Colorado Water
Dazed and confused coverage of water issues in Colorado

Subscribe to "Colorado Water" in Radio UserLand.

Click to see the XML version of this web page.

Click here to send an email to the editor of this weblog.

Tuesday, July 31, 2007

A picture named waterefficienttoilet.jpg

Live Science: "The Western World's dependence on flush toilets could be its environmental downfall. Toilets that use less water, such as the 'squat toilet' in which one squats over a hole in the ground, are prevalent in parts of Asia, Europe and Africa, but a new historical study suggests that after decades of flushing, it will take radical innovations for the mainstream West to adopt any new system. "Most people can hardly imagine that other ways of handling human waste have ever existed,' said study author Maj-Britt Quitzau, an environmental sociologist with the National Environmental Research Institute of Denmark."

6:19:24 PM    

A picture named nukeplantcattenomfrance.jpg

Here's an update on Powertech's prospecting operation up in Weld County, from Earthtimes. From the article:

Powertech (USA) Inc., has received approval from the Colorado Department of Natural Resources, Division of Reclamation, Mining and Safety (DRMS), for its second Notice of Intent to Conduct Prospecting Operations, and that Powertech is proceeding with its program to drill 16 rotary holes, six core holes, and additional monitor wells on its Centennial Project, located in Weld County, Colorado.

The rotary drill holes associated with the coring program will be used to site the core holes and to confirm results of historic drilling conducted on the project by Rocky Mountain Energy Company in the late 1970's and early 1980's. Powertech recently filed a National Instrument 43-101 compliant Technical Report on the Centennial Project which calculated a total Inferred Resource of 9,730,490 pounds of uranium, with an average grade of 0.094% U3O8, based upon this historic drilling. Confirmation drilling is expected to increase the confidence level of many of these 43-101 compliant resources such that they may be upgraded from an Inferred category to an Indicated or Measured category.

The Company plans to complete the core holes in six separate resource areas to provide data on the chemical and physical characteristics of the mineralized Fox Hills Sandstone, as well as the overlying and underlying confining sequences. The six core holes and one additional hole will be completed as monitor wells. Chemical laboratory analyses will be performed on the core to assess the leachability of the uranium, to test for associated metals and to examine the overall geochemistry of the host sandstone. The Company plans to incorporate the results of this testing into engineering and technical studies on in-situ recovery operations and permit applications for the project.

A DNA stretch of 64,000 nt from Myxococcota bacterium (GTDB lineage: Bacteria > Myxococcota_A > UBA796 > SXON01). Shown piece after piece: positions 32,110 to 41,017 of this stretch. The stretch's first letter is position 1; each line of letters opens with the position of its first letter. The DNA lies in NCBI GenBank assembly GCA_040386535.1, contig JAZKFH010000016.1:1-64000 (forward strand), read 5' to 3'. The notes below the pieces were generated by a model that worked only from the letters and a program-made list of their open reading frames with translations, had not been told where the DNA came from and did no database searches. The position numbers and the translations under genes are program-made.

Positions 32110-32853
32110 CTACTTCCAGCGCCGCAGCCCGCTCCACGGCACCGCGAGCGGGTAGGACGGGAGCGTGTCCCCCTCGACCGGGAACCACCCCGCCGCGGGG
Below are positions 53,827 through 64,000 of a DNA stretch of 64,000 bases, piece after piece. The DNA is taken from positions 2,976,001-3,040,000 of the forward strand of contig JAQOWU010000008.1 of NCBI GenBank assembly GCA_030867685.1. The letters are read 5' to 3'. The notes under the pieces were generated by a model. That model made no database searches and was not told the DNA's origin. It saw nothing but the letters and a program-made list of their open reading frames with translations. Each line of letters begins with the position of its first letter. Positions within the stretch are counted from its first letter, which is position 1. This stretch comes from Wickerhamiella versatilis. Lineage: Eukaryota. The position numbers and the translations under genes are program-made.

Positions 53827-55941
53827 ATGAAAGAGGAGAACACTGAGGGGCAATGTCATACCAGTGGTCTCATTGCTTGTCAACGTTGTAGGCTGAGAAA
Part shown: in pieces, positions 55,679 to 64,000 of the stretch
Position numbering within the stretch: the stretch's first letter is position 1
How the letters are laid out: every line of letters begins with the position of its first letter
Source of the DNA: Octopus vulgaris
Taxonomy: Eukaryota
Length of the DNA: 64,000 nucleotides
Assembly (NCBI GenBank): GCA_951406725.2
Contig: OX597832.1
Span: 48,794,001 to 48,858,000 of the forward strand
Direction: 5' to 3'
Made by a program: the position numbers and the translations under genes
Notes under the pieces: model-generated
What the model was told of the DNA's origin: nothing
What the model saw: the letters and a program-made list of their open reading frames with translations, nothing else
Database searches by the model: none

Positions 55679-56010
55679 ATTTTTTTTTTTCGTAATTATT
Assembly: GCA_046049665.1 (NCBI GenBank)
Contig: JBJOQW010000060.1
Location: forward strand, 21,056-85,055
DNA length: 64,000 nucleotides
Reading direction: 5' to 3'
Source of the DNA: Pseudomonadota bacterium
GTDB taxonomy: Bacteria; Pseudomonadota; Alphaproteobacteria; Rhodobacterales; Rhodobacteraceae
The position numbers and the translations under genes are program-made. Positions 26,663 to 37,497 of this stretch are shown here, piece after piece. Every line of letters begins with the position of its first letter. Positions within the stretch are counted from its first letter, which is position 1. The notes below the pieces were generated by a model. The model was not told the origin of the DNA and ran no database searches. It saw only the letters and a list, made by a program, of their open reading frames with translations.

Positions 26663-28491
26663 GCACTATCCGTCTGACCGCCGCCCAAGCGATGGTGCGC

Hydrological pump tests are scheduled for the areas where this coring program is being completed. Laboratory analyses of the core will provide physical characteristics (e.g., density, permeability, porosity, etc.) of the mineralized sandstones and confining units, to be integrated into the hydrologic testing program. This will help to ensure the results of the hydrologic testing are as complete and accurate as possible.

Concurrent with the drilling program is the implementation of other environmental baseline studies. Baseline studies are underway for air quality, meteorology, surface water quality, vegetation, soils, wildlife, background radiation, and socio-economics.

This drilling program includes the installation of seven new monitor wells, which along with the 23 monitor wells approved in the initial Notice of Intent, and more than 20 existing wells, will provide the baseline data for the groundwater in the project area. This data will be critical to the environmental report and permit applications for the Centennial Project.

Category: 2008 Presidential Election

12:26:43 PM    

A picture named upperarkansasvalley.jpg

The Pueblo Board of Water Works has closed Clear Creek Reservoir, according to The Mountain Mail. From the article:

Pueblo Board of Water Works officials will close the reservoir Wednesday to begin work on the dam...

The project, anticipated to cost from $210,000 to $220,000, includes replacing hydraulic lifts and gates. Rick Sexton, reservoir caretaker, explained the reservoir poses no danger, but the water board is doing routine maintenance to ensure everything on the dam is working properly. "The lifespan of seals, everything, is worn out. They are leaking more water than we would like," Sexton, said...

Sexton said water will be released from Clear Creek Reservoir into the Arkansas River through Aug. 15. However, he explained this would not increase the cubic feet per second requirements of the river. "When we make a drop (release water), we have to coordinate with the Bureau of Reclamation to keep the river at proper levels," Sexton explained. "We are limited to 50 cubic feet per second regarding how fast we can drain the reservoir."

Greg Policky, division aquatic wildlife biologist, doesn't expect the draw down to have any significant effects. "Some fish will probably move into the river. Last time, we had kokanee in the river," Policky said. Sportsmen and anglers are concerned about another fish, tiger muskies. Tiger muskies are a hybrid of northern pike and muskie, known for voracious appetites. Introduced in Colorado during the 1980s to biologically control suckers and carp, they also list trout on their menu. "We could expect a tiger muskie to move down, but the Arkansas River is bad habitat for tiger muskies. They will probably move all the way down until they find suitable habitat."Another concern is how fish species in the lake will rebound. Wildlife officials did a fish species composition and abundance sampling about a month ago and will repeat the sample next year. Policky said he doesn't believe there will be any problems based upon experience. After the reservoir was drained in August 1997, species composition and abundance was the same in May 1998...